A same sex couple living in the US state of Minnesota are considering a federal lawsuit against the county in which they live.
Michael McConnell and Jack Baker were one of the very first same sex couples in the United States to be given a marriage licence. They received this as long ago as 1971 from Blue Earth County in the south of the state, but only after Jack adopted the gender neutral name ‘Pat’. They were accepted after nearby Hennepin County turned them down.
The validity of their marriage has been repeatedly questioned the subsequent 45 years, even reaching the Supreme Court in the 1970s.
After the same sex nature of their union came to light Blue Earth County never formally recorded the marriage. Decades later the county attorney has now written to the ageing couple to declare their marriage “legally defective” and invalid, thereby threatening their rights to spousal social security and disability benefits.
Mr McConnell insisted:
“I got married on September 3, 1971, and nobody can change that and it was all done legally under the laws that were enforced at that time in Minnesota.”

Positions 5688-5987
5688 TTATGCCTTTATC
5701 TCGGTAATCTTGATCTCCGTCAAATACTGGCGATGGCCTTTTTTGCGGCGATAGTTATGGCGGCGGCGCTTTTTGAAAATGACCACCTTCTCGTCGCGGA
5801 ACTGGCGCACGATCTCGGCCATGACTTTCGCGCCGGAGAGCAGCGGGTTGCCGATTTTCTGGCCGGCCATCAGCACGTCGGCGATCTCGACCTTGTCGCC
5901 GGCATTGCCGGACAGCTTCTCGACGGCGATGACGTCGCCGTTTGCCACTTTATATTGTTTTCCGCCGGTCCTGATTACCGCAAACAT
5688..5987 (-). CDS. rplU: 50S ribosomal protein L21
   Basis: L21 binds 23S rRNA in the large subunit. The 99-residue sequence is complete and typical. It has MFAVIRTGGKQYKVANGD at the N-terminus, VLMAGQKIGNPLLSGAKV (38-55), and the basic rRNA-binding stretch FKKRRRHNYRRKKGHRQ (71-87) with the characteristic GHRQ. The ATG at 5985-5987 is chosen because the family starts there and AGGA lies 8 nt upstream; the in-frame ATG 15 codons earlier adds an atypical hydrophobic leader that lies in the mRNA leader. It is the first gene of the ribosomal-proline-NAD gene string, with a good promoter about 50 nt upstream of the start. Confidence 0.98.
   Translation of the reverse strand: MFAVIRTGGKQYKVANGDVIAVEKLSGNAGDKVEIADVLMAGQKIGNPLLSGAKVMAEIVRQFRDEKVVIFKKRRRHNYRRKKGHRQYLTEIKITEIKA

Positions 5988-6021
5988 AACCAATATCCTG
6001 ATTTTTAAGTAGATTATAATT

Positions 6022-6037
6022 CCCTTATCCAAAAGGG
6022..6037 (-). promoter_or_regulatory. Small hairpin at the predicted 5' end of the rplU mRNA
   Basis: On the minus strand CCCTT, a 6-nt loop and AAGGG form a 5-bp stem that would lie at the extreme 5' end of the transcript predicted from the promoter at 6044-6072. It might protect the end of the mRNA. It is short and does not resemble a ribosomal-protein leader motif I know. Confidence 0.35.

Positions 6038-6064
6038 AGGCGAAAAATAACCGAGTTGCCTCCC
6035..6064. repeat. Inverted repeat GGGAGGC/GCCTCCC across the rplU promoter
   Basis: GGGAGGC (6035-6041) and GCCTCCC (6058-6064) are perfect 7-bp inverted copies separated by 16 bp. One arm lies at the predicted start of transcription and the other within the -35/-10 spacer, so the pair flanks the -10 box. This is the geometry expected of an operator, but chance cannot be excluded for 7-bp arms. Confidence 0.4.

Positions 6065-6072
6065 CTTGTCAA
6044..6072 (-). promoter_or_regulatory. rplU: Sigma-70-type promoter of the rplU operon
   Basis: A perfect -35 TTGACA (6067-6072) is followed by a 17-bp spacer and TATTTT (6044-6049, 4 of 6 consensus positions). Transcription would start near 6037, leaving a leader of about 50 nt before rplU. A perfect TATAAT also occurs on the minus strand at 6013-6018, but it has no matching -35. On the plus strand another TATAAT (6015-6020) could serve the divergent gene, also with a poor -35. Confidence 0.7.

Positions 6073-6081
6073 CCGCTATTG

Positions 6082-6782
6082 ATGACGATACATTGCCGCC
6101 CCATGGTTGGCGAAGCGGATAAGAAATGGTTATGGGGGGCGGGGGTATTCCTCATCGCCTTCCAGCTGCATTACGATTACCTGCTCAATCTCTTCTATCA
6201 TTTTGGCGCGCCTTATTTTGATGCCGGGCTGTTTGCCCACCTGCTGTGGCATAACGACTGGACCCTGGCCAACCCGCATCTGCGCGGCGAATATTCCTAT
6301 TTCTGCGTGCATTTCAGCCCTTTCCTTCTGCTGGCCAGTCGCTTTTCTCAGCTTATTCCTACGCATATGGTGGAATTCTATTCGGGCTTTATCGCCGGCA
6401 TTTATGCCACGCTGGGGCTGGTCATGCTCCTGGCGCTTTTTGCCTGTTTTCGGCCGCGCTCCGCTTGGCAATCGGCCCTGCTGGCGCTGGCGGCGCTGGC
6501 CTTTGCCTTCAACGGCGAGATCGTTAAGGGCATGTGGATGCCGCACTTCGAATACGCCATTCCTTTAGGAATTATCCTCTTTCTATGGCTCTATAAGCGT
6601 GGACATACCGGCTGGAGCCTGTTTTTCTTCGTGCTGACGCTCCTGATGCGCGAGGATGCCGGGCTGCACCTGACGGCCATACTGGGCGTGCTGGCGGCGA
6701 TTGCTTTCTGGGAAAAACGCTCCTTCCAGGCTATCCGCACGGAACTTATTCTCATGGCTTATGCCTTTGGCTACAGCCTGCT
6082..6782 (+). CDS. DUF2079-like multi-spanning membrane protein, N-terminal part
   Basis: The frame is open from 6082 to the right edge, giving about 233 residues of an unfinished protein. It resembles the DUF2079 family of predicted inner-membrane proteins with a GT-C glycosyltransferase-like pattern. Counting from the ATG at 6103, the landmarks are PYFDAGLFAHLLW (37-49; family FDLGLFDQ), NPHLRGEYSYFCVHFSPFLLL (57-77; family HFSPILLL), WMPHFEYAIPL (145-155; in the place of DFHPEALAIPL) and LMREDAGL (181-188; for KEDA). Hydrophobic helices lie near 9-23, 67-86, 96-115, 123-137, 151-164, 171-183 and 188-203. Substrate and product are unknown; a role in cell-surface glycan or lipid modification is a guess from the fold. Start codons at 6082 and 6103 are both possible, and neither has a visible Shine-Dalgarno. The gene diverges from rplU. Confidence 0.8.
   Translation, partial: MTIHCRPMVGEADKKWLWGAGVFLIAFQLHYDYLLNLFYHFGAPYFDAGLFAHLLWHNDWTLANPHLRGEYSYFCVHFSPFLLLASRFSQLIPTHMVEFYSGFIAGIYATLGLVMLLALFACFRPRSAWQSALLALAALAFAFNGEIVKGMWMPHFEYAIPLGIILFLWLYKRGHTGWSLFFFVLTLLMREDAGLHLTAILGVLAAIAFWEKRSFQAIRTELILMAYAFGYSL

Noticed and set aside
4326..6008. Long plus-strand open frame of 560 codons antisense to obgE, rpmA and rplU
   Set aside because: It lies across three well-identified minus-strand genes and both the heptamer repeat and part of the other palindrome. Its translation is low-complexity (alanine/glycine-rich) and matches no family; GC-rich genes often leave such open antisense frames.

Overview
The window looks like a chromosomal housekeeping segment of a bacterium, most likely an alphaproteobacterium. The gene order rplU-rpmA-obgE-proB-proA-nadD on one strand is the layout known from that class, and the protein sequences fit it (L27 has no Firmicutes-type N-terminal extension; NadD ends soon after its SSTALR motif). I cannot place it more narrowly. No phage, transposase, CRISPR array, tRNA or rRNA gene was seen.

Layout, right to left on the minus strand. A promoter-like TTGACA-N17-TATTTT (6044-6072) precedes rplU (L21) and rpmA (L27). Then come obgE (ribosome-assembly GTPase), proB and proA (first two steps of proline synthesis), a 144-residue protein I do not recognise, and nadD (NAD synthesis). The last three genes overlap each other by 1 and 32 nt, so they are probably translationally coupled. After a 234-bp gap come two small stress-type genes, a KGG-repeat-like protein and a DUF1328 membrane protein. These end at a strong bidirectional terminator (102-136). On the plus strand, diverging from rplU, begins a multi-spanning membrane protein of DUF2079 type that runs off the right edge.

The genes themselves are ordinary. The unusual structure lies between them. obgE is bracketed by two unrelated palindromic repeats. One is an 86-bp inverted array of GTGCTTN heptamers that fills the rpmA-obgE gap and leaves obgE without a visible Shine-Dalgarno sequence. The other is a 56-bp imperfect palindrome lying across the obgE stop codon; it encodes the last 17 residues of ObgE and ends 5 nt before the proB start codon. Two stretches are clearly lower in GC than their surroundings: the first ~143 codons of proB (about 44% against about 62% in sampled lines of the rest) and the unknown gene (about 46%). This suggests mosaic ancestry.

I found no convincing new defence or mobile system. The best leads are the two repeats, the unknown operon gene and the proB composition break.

He wanted, he added, to ensure that “my social security benefits would be available to Jack if something happened to me and vice versa.”
The couple have launched an appeal with the US Social Security Administration and they are now exploring the possibility of a federal lawsuit against Blue Earth County.
Mr Baker explained:
“We are still fighting we may end up in federal court.”
The couple have ruled out the possibility of marrying again to secure their benefits because doing so would constitute an admission that their 1971 marriage was invalid, they claim.
Photo of Blue Earth County courthouse by GreenLight Designs (Jordan Green) via Flickr